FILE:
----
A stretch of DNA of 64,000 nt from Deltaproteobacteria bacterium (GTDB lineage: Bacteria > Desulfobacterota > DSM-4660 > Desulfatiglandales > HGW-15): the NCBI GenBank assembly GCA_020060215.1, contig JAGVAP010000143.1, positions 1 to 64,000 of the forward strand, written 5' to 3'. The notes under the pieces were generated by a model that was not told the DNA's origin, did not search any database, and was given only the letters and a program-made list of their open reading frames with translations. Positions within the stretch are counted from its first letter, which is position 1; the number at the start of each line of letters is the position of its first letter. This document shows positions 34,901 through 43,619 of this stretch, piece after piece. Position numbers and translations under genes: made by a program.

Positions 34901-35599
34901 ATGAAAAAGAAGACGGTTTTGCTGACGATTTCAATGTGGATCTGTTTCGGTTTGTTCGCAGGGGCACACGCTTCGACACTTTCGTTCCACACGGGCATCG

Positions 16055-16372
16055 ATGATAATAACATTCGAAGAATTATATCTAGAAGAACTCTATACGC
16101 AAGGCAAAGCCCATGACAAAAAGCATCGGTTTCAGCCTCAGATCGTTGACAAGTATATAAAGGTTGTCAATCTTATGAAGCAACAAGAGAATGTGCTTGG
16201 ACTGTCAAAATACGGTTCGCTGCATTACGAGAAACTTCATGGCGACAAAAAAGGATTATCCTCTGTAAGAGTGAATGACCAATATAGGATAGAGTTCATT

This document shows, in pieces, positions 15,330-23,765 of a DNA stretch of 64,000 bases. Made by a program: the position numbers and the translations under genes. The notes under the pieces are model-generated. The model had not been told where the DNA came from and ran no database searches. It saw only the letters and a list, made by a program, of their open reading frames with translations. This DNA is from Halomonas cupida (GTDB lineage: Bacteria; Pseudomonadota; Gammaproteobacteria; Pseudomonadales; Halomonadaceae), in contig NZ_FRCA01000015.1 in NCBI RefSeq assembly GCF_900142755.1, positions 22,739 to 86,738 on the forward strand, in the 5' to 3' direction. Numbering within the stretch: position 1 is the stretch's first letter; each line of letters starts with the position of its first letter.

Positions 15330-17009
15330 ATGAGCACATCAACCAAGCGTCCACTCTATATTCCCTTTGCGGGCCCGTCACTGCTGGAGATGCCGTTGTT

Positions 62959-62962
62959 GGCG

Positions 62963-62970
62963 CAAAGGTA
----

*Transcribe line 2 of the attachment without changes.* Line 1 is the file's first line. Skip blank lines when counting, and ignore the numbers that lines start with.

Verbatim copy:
Positions 34901-35599